The UK Government has cut the level of grant support available with new electric vans.

From today, the plug-in vehicle grant scheme payments for large van purchases (2.5t-3.5t) has been reduced from £8,000 to £5,000, while the grants for small vans (less than 2.5t) are down from £3,000 to £2,500, with a new limit also being introduced of 1,000 grants per customer per year.

The government has also announced that the maximum grant with a new electric car has been reduced from £2,500 to £1,500, while the maximum price of cars to which the grant can be applied has also been dropped, from £35,000 to £32,000. Wheelchair-accessible vehicles are unaffected by the change.

It is the second time this year the grants have been reduced, having been set at their previous level in March.

Commenting on the changes, Transport Minister Trudy Harrison said: “The market is charging ahead in the switch to electric vehicles. This, together with the increasing choice of new vehicles and growing demand from customers, means that we are refocusing our vehicle grants on the more affordable vehicles and reducing grant rates to allow more people to benefit, and enable taxpayers’ money to go further.

“We want as many people as possible to be able to make the switch to an electric vehicle, which is why we will also be introducing new rules to make it easier to find and pay at charge points. 

“This will ensure drivers have confidence in our charging infrastructure, as we look to reduce our carbon emissions, create green jobs and level up right across the UK.”

Reacting to the announcements, Society of Motor Manufacturers and Traders chief executive Mike Hawes said: “Slashing the grants for electric vehicles once again is a blow to customers looking to make the switch and couldn’t come at a worse time, with inflation at a ten-year high and pandemic-related economic uncertainty looming large.

“Industry and government ambition for decarbonised road transport is high, and manufacturers are delivering ever more products with ever better performance. But we need to move the market even faster – from one in a hundred cars on the road being electric, to potentially one in three in just eight years – which means we should be doubling down on incentives. 

“Other global markets are already doing so whereas we are cutting, expecting the industry to subsidise the transition, and putting up prices for customers. UK drivers risk being left behind on the transition to zero-emission motoring.”

Giving his reaction, BVRLA chief executive Gerry Keaney said he was particularly concerned about the reduced electric van grants.

He said: “Financial incentives such as the plug-in grants have proven to be a positive factor in encouraging people into electric vehicles, evidenced by the continued growth we’re seeing. Subsidies cannot run forever, but the fleet sector relies on certainty, reducing these grants will have a negative impact on this.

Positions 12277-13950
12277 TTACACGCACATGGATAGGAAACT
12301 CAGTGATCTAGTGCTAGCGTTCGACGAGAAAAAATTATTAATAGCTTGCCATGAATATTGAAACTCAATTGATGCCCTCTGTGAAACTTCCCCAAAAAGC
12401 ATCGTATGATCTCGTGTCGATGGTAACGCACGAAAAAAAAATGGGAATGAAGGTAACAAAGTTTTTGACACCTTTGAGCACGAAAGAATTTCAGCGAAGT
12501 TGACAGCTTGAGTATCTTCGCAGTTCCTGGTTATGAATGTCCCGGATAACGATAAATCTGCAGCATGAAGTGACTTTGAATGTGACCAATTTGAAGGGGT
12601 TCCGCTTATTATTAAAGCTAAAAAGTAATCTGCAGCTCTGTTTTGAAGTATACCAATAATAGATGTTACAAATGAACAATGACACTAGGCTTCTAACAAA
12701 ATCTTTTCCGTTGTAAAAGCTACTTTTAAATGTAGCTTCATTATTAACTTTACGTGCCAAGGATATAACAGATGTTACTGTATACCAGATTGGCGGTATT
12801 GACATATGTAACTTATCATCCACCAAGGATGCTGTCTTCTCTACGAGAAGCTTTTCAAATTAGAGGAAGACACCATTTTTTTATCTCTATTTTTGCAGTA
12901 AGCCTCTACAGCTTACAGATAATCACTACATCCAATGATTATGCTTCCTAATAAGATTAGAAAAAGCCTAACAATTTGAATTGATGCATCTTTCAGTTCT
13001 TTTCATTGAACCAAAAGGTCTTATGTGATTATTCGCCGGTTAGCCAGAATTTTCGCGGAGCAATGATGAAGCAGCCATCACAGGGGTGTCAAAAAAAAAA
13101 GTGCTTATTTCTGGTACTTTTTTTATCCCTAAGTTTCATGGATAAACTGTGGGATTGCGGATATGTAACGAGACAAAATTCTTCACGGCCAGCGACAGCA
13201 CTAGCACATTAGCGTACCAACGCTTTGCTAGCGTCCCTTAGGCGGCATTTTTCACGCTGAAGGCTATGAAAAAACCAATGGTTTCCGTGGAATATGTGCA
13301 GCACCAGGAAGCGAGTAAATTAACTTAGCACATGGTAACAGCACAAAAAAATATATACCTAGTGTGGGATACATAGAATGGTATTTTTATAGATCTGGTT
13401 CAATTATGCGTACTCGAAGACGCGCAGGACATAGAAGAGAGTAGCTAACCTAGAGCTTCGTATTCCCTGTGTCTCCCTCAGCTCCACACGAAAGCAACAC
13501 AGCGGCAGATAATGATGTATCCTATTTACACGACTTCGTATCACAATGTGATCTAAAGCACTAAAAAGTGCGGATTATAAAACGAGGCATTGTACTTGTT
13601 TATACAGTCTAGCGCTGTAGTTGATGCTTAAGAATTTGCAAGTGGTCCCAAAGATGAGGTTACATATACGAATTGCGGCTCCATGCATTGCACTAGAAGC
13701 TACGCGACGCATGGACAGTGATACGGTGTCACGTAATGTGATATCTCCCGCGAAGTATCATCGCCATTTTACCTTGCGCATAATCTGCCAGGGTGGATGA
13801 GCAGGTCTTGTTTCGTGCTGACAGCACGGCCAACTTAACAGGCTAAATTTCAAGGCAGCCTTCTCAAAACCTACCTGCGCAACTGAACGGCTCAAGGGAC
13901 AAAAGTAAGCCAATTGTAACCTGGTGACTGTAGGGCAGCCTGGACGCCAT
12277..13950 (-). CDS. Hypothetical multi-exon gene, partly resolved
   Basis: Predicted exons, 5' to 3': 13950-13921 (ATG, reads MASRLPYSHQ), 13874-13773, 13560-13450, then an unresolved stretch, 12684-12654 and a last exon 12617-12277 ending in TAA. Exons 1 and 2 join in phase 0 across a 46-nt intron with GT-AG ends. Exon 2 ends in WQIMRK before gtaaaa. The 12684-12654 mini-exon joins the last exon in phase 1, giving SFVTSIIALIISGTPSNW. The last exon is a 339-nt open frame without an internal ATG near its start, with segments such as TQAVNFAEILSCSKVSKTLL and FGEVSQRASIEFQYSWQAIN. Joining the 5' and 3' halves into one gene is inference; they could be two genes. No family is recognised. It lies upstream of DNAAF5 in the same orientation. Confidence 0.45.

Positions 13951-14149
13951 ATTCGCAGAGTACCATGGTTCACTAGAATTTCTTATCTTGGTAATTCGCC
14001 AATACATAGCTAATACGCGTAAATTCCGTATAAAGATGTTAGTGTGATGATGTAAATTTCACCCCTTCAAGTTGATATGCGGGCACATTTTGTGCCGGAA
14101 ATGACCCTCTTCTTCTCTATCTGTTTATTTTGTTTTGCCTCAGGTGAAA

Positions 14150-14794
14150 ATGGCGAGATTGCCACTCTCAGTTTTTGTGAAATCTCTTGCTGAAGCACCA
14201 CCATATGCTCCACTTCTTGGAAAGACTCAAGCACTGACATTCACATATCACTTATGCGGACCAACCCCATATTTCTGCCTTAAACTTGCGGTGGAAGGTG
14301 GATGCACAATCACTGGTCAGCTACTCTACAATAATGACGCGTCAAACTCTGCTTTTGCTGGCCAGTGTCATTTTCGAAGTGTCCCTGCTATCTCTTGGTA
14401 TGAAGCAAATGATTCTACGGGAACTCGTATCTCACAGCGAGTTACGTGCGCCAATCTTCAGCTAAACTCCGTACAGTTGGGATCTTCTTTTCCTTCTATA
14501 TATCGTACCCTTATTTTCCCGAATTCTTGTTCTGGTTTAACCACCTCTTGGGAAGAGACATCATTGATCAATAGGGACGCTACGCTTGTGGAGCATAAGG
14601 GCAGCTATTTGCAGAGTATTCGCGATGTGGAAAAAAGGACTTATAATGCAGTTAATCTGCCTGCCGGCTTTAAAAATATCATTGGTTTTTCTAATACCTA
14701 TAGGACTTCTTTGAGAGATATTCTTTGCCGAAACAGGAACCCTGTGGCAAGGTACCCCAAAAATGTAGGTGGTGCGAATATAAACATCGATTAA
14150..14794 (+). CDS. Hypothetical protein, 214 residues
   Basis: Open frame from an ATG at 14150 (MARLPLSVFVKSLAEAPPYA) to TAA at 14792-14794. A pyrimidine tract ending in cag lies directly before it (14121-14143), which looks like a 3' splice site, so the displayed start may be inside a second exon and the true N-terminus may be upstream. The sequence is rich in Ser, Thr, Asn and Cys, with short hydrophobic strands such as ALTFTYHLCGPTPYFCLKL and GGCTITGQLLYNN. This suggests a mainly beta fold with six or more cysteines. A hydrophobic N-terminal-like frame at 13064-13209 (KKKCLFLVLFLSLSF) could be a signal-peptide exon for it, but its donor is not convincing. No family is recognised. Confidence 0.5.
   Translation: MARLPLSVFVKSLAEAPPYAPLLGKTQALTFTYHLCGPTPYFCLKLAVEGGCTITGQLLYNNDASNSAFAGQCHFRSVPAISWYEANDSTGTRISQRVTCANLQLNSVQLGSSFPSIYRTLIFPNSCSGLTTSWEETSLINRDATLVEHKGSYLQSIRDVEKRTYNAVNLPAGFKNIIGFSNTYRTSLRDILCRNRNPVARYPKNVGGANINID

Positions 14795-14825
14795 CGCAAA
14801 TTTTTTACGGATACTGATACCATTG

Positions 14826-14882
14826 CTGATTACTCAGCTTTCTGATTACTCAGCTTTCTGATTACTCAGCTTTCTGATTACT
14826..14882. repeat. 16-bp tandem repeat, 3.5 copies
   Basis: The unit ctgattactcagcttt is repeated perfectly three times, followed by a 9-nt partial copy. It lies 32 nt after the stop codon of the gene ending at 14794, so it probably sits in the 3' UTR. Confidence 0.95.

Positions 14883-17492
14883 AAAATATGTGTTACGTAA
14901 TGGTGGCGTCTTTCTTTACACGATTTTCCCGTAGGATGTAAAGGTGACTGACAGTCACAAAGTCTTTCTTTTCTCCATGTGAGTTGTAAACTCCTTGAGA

“While we’ve seen high levels of uptake within the car market, the situation is not the same for electric vans. The disparity across the industry means that sweeping solutions are not suitable.

“Incentives have had a positive impact to date but there is more to be done. It is disappointing to see support declining when cost remains a crucial stumbling block.”

Keaney said there remained many barriers to electric van adoption, and that the government’s announcement would increase these and delay uptake.

He added: “This is particularly the case for SMEs, where the lack of price parity between ICE vehicles and electric alternatives makes it hard to create a realistic business case to make the switch.

 “For the move towards electric vans to gain momentum, more support and incentives are essential, now is not the time to remove or reduce them.

 “We are calling on the government to provide more support around commercial vehicles, including an extension of the plug-in van grant beyond the current 2022/2023 end date.”

Jon Lawes, managing director of leasing company Hitachi Capital Vehicle Solutions, said: “Last minute cuts to both the grants for cars and vans are counter intuitive to achieving the ambitious targets set by the government to reduce carbon emissions and has the potential to dampen the strong demand for zero-emission vehicles we’ve seen in recent months.

“Despite the growth of EV registrations, this market remains in its infancy and TCO, especially across LCVs, can be challenging for fleet operators who need to adopt. 

“The government rationale to reducing eligibility at this juncture for the second time this year is confusing, as we know financial incentives to encourage EV adoption are an important factor within the vehicle renewal decision making process.”